Louisiana Commissioner of Conservation James Welsh ordered Texas Brine LLC to abate the safety and environmental threats from its failed brine cavern on the west side of the Napoleonville Salt Dome in Assumption Parish (see NGI, Sept. 24). Welsh said based on "fingerprint" analysis and other data, the source of crude oil and natural gas observed at the surface in the Bayou Corne area appears to be from a naturally occurring formation, and evidence indicates the failure of the cavern's sidewall provided a pathway to the aquifer and the surface for oil and natural gas previously confined thousands of feet below. Louisiana Oil and Gas Association President Don Briggs noted that "gas storage facilities exist all across the Lower 48 states of the U.S. According to the U.S. Energy Information Administration, there are currently close to 400 underground storage facilities. As the 20-plus shale plays in the U.S. continue producing a massive supply of natural gas, the need for more storage is obvious."

Privately held Chama Technologaes agreed to pay $15 million in cash and 658,289 shares of its stock for a controlling interest in High Plains Gas Inc. (HPG). Two years ago an HPG subsidiary acquired the former Marathon Oil Corp. north and south fairway assets in Wyoming's Powder River Basin, which include 1,614 coalbed methane wells with associated flow lines and more than 155,000 net operated acres (see NGI, Nov. 29, 2010). HPG "has experienced difficulty in maintaining profitability due, in large part, to the decline curve typical of coalbed methane wells," said Chama, which owns the patent on a device that it says "solves this problem and will bring profitability back to these wells." The methane "farming" technology brings methane gas molecules to the surface "by way of diffusion and osmosis," according to the company. Last month Chama completed a merger with RWM Resources Inc. that gave the company rights to 450 natural gas wells and several oil wells.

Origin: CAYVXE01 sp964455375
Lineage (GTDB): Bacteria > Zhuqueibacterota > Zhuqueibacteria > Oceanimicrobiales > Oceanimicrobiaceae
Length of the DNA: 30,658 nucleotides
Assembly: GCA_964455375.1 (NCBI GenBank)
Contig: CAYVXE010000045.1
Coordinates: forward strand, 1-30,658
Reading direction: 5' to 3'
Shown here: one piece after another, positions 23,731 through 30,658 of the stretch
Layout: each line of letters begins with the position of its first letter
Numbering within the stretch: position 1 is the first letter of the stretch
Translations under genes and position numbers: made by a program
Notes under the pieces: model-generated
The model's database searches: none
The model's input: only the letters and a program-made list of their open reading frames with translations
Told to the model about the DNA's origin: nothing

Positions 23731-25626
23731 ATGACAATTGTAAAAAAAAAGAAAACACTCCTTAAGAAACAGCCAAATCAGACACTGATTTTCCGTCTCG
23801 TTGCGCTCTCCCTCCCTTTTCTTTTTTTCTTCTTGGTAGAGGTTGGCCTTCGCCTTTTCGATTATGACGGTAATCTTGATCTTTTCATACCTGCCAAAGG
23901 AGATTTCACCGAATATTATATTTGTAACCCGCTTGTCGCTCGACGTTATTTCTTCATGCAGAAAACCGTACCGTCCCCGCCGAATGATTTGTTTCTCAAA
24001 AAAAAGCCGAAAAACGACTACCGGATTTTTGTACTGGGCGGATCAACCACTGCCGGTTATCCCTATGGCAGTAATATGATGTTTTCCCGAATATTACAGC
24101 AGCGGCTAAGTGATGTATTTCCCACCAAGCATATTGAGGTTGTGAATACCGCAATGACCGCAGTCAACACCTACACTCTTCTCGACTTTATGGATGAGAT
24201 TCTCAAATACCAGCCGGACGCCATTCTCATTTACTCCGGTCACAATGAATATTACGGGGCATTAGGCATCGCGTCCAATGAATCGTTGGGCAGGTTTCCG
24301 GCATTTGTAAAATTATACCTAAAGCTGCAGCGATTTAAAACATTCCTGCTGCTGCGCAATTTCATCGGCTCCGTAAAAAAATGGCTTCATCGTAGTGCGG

Six weeks after Mexico's Petroleos Mexicanos (Pemex) reported its first deepwater discovery in the Gulf of Mexico, the producer said it has struck another big gusher nearby. In late August Pemex reported the Trion 1 discovery in the Perdido Fold Belt near the Mexico-U.S. maritime boundary that may contain up to 400 million bbl of reserves (see NGI, Sept. 3). However, the latest well, aptly dubbed Supremus 1, is a worthy rival, said President Felipe Calderon. Supremus is offshore the Mexican state of Tamaulipas in 9,513 feet of water. The well was drilled 3,609 feet below the seafloor. At 12,000-plus feet deep, Supremus would be the eighth-deepest well in the world, according to Calderon. Trion was drilled in 8,250 feet of water.

A research team led by the University of Texas at Austin is collaborating on a major field study to measure methane emissions at onshore natural gas well sites, about which only a handful of empirical data exist. Anadarko Petroleum Corp., BG Group plc, Chevron Corp., Encana Oil & Gas (USA) Inc., Pioneer Natural Resources Co., Royal Dutch Shell plc, Southwestern Energy Co., Talisman Energy USA and ExxonMobil Corp. subsidiary XTO Energy Inc. agreed to provide the researchers access to production facilities in several key unconventional plays, including the Barnett, Eagle Ford, Fayetteville, Haynesville and Marcellus Shales, as well as the Denver-Julesburg Basin. The study, set to be completed in January, is to obtain "scientifically rigorous, representative data from multiple producing basins." The Environmental Defense Fund also is participating, as well as environmental testing firms URS and Aerodyne Research.